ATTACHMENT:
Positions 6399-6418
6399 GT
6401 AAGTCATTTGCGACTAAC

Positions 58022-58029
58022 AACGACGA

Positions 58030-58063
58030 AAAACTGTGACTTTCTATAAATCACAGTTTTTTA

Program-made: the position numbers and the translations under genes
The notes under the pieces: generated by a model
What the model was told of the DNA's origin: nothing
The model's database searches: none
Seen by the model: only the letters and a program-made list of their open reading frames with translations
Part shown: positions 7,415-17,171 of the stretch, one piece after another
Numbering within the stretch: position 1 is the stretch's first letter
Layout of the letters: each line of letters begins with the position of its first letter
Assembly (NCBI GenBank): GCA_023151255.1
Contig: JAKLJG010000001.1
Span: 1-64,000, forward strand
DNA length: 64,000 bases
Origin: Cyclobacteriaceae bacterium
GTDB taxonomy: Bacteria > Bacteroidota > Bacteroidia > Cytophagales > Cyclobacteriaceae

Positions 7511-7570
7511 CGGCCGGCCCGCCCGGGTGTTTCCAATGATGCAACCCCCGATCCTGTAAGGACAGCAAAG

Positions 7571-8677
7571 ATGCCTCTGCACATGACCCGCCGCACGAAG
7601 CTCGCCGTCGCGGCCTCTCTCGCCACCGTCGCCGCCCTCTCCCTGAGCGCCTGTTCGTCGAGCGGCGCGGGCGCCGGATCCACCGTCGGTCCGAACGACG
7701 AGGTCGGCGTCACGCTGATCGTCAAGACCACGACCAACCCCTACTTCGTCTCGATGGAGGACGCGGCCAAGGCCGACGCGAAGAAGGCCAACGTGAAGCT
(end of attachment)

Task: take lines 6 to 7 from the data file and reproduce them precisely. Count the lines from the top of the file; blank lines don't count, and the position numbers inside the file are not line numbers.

Positions 58030-58063
58030 AAAACTGTGACTTTCTATAAATCACAGTTTTTTA